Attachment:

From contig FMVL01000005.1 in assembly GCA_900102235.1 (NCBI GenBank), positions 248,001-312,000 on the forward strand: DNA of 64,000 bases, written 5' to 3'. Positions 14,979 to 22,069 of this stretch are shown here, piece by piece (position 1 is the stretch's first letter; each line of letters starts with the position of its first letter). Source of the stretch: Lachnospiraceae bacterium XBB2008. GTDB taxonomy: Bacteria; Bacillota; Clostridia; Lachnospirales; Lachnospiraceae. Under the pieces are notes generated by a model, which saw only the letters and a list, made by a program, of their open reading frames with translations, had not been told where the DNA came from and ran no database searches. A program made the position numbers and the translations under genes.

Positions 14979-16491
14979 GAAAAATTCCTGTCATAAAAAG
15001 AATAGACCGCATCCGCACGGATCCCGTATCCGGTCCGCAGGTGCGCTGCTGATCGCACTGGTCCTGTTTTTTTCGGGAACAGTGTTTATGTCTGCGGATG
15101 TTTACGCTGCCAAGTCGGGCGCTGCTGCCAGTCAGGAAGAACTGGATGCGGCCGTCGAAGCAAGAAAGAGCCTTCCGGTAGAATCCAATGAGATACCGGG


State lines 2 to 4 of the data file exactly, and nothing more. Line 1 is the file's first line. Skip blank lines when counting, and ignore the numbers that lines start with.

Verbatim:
Positions 14979-16491
14979 GAAAAATTCCTGTCATAAAAAG
15001 AATAGACCGCATCCGCACGGATCCCGTATCCGGTCCGCAGGTGCGCTGCTGATCGCACTGGTCCTGTTTTTTTCGGGAACAGTGTTTATGTCTGCGGATG